Clare Smyth: “You’re always storing things”


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Clare Smyth
Photo by Ana Cuba
Short Profile

Name: Clare Smyth
DOB: 1978
Place of birth: County Antrim, Northern Ireland
Occupation: Chef

Ms. Smyth, which ingredient are you most obsessed with at the moment?

I’ve got a thing about oysters at the moment! In particular Loch Ryan Oysters. They’re native to the UK and they have a really meaty chickeny flavor. I’ve been trying since before they came into season and I just keep thinking, “We’ve got to do something with Loch Ryan Oysters.” So it’s just a matter of how this is going to come out, how this dish is going to appear.

This might take a while — you once said that it can take you up to three years to design a dish, right? 

(Laughs) Well, sometimes I’ll have an idea and it’s really quick but some can take a long time. I can have a flavor that sticks in my head that I want to recreate and sometimes it can take a long time to come out and manifest itself in some form. But I know and I’ll remember the flavors that I want to do.

“Taste everything all the time. Be greedy, test things, taste — because it’s memory. You’re always storing these things.”

You have a good memory for tastes?

Yes! I have a very clear memory of things that grab me and I’ll just store them. And I always tell young chefs to taste everything all the time. Be greedy, test things, taste because it’s memory. So you’re always storing these things, “This is good, this isn’t good, that’s the best bit, that’s not the best.” I’m a very greedy person. I love food, I eat and pick everything, and that’s just building up the bank that you’re going to use in the future. It could be peeling the crispy bit off of the chicken or the bit off the roast potato and thinking, “I love that, what am I going to do with that in the future?”

So the tastes you’ve picked up in the past have as much of an influence on your cooking as the new ones you’re discovering?

I think that your knowledge in the kitchen comes from everywhere and anywhere around you, all the time. Even in terms of technique. I think with any chef, you can see everyone they’ve worked for. I believe in that. You can see the techniques and ingredients and flavors — it’s part of your DNA. It’s your background. I guess if you were a carpenter and learning under Chippendale, there would be certain techniques that you would use that would always be hallmarks of that style. And I think that’s a beautiful thing about food.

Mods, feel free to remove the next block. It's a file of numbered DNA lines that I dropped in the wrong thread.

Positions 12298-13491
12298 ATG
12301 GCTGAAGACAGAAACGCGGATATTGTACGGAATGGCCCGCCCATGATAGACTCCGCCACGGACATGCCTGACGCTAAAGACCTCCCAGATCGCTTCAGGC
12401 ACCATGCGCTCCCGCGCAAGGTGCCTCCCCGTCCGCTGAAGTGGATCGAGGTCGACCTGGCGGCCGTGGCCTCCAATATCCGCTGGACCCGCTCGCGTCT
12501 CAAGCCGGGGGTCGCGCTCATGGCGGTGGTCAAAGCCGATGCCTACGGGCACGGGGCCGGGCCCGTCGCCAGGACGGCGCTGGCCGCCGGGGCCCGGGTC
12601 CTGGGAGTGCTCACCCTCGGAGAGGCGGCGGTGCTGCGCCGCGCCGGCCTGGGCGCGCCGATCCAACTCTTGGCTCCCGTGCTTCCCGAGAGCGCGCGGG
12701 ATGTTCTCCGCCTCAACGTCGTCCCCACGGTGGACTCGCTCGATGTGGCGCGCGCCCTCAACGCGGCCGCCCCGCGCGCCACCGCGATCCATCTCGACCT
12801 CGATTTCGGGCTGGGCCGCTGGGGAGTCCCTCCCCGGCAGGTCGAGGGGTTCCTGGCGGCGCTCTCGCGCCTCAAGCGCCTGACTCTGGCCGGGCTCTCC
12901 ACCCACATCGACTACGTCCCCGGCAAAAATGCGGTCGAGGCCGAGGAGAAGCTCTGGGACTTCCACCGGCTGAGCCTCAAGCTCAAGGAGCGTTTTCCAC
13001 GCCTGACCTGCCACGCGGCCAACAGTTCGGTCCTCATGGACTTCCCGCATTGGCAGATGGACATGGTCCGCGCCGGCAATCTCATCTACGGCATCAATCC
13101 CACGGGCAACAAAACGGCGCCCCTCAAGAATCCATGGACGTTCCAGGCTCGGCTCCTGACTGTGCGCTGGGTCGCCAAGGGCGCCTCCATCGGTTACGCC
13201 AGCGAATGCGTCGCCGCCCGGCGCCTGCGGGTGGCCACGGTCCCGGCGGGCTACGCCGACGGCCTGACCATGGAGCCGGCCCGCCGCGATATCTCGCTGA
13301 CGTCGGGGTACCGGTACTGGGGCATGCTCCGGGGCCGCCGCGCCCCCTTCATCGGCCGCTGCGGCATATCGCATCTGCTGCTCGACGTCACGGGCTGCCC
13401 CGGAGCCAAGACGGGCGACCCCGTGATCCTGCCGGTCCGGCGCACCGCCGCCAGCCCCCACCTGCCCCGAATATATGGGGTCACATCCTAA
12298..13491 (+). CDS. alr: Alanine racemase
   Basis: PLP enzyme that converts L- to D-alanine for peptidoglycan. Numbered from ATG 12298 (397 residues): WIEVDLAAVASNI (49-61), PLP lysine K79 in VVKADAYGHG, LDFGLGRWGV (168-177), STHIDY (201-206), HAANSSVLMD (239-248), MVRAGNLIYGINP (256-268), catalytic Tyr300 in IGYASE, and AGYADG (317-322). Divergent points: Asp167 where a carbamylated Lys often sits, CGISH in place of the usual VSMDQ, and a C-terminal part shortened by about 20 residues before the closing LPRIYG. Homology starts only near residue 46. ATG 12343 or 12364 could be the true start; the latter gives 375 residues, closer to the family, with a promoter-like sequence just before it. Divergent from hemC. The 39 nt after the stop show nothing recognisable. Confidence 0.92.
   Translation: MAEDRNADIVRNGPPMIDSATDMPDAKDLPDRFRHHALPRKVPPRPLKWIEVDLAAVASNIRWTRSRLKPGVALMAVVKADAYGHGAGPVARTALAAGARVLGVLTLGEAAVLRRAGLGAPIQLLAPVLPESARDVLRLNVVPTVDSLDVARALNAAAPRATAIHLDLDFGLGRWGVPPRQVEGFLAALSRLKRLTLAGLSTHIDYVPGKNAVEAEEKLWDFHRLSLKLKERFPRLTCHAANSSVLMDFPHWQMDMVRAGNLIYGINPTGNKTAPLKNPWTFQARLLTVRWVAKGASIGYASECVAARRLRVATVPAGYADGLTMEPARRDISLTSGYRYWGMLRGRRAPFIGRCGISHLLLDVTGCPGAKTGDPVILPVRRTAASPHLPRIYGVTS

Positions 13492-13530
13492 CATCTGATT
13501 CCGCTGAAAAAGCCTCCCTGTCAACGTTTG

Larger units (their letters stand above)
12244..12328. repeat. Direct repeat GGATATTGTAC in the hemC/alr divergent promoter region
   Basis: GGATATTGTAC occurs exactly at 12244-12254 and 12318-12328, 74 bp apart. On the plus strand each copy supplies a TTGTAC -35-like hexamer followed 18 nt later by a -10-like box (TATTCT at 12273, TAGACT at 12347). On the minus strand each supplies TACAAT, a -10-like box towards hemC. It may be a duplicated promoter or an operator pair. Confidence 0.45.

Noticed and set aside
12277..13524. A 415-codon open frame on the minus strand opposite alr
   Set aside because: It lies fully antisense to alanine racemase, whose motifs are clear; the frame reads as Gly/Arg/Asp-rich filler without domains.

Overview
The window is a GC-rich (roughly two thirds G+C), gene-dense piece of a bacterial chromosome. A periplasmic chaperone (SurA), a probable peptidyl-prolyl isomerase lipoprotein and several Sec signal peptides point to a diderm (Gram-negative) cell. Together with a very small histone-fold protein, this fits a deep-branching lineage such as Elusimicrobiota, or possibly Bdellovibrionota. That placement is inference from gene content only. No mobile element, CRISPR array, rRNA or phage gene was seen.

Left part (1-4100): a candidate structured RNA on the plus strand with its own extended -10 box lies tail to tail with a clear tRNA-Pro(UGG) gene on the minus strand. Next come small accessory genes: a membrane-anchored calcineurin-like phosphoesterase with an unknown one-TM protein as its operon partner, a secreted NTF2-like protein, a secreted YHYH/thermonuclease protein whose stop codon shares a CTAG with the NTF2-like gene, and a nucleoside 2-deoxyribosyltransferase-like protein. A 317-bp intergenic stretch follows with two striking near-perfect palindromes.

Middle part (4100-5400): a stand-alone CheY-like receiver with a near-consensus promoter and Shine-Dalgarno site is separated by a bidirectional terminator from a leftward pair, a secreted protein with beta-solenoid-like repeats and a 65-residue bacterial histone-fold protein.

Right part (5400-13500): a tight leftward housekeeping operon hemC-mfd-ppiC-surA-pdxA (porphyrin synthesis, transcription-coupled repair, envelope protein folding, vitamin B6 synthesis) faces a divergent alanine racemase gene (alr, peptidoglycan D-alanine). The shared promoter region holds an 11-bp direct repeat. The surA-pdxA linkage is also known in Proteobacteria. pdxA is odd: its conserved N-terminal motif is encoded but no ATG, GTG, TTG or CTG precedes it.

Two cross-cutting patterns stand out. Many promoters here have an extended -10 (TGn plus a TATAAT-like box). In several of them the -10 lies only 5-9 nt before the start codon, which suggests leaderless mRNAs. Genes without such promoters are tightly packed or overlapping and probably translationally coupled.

Which hallmarks of your style would you say can be traced back to your mentors?

I think that I followed the influences of the people whose style and cooking I admired. When I went to Restaurant Gordon Ramsay in the early days, it was the best and the most exciting cooking in the UK at that time. Later on I worked with Thomas Keller and Alain Ducasse and eventually I chose to go to work in Le Louis XV because when I set foot in the kitchen, I just knew it was for me. I think you can see all of those influences in the techniques and the flavors that I use: there’s a real purity to the way that we cook and a real natural process here at my restaurant, Core, that always stayed with me from my time at Alain Ducasse. There’s a lot of vegetables and a lot of regional ingredients that I love. Even their ethos and their management styles — that rubs off a lot of the time as well.

In what ways? 

Well, I think Gordon had a huge influence on me in terms of the way I conduct myself and manage my kitchen. People might think that’s quite funny, given his television persona, but actually he’s not like that at all! That’s not how he operates his kitchens, and if it was, he wouldn’t be as successful as he is. I remember when I was a young chef, Gordon came up to me just before dinner service and said he was taking the head chef out for dinner and that I would be in charge of the kitchen. I looked at him and said, “Really?” And he said, “If you don’t know what you’re doing by now, there’s a problem.”

How did that play out?

I thought to myself, “I know what I’m doing. I’ve been trained to do this. I know how to do it.” He always had faith in people and let people get on with it. And that’s why he’s had so many people come through underneath him that have been successful in their own right. I think respect is a huge thing in the kitchen, you know, respect for your ability to cook as a chef.

Kris Van Assche said that when you start a new job, sometimes you simply have to jump in and swim in order to not drown — and those experiences are often the most formative.

Exactly, the confidence that Gordon instilled into people and into me as a young chef was really a wake-up call. He put faith in me before I had faith in myself. I think you develop your confidence through those kinds of highs and lows.

Is that something you try to pass down to the young chefs at Core?

I do really try to let all of my team grow. We all have got each other’s back all the time. Loyalty and support and that openness within the team is really important. When you win accolades, that gives you confidence that you’re doing the right thing. But I’ve also been through some incredibly tough times in my career but I persevered and came out the other side. And that teaches you strength, how to handle being put under pressure, it gives you a really good foundation that you can draw from. Experience is a big thing — just knowing that you can pull yourself back up again.

When did you finally realize that you could stand on your own as a chef?

I think really when I became chef patron and started to go out more on my own merits. When I first started creating my own style of food and dishes and getting a reputation for myself that I really came into my own as a chef. When guests came to know who I was and the way I cooked… I wasn’t kind of just working from a formula. It was something else.